Sunday, December 10, 2023

Here’s what Delta Air earnings say about the rest of the industry

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Delta Air Lines Inc.’s quarterly earnings beat on Friday is fueling hope that other major U.S. air carriers will surprise Wall Street with better-than-expected profit snapshot in the next few days.


early Friday reported “impressive” fourth-quarter results, with analysts pinning the post-results stock weakness on the rallies in previous sessions and calling the drop a buying opportunity.

Delta’s results “reflect continued pricing power across the industry” as well as good execution on Delta’s part, said Christopher Raite, an analyst at Third Bridge.

In essence, people still are willing to pay up for limited seats on aircraft, Raite said.

Delta’s per-share quarterly earnings were well above the consensus that had already been revised higher in December.

Delta’s first-quarter EPS was slightly below consensus, but Wall Street took heart that the air carrier kept its full-year EPS guidance of $5 to $6 intact.

American Airlines, which earlier this week surprised Wall Street with better-than-expected guidance, is slated to report its fourth-quarter earnings before the bell on Jan. 26.

Analysts polled by FactSet expect American to report adjusted earnings of 79 cents a share on sales of $12.9 billion.

American, like Delta, suffered limited winter-weather service disruptions over the all-important holiday season.

United Airlines is scheduled to report fourth-quarter earnings after the bell on Wednesday.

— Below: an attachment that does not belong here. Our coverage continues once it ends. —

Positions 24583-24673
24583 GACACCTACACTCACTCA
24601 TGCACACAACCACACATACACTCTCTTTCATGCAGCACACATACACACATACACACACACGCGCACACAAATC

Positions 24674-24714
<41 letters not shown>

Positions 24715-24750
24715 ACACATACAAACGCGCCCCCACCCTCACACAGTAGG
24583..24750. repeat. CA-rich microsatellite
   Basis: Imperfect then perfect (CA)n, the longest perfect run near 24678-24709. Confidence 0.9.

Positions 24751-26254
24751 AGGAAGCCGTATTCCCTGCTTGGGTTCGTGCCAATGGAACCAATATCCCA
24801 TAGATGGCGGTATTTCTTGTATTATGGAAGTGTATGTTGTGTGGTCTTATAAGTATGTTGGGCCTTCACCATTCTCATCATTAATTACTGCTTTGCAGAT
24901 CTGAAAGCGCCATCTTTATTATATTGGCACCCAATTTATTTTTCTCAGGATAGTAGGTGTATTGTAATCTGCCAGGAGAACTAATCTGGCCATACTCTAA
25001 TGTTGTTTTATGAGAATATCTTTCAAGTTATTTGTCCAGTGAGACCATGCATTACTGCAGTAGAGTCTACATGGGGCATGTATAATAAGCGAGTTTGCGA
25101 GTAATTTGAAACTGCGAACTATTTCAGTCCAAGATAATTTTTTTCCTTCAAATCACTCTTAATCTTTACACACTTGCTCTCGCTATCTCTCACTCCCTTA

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The analysts surveyed by FactSet see United reporting adjusted earnings of $2.11 a share on sales of $12.2 billion. United could surprise Wall Street by reporting a “strong” EPS guidance for the year, BofA analyst Andrew Didora said in a recent note.

The late 2023 storm was a harsh reminder that airlines still face uncertainties, but 2023 is shaping up to be a “Goldilocks year” with industry earnings above 2019’s and valuations below fundamentals, Morgan Stanley analyst Ravi Shanker said in a note earlier this week.

“The main debate in the space continues to be the battle between pent-up demand and (macroeconomic) conditions as well as the battle between cost inflation and operating leverage,” Shanker said.

Investors, however, “may need to get comfortable with overall macro first in (the first quarter) and the industry needs to avoid more black-swan events,” the analyst said.

The U.S. Global Jets ETF

has rallied 17% this week, contrasting with an advance of a little over 2% for the S&P 500 index

in the same period.

Over a 12-month span, the ETF has lost 10%, compared with a decline of 14% for the broader index.

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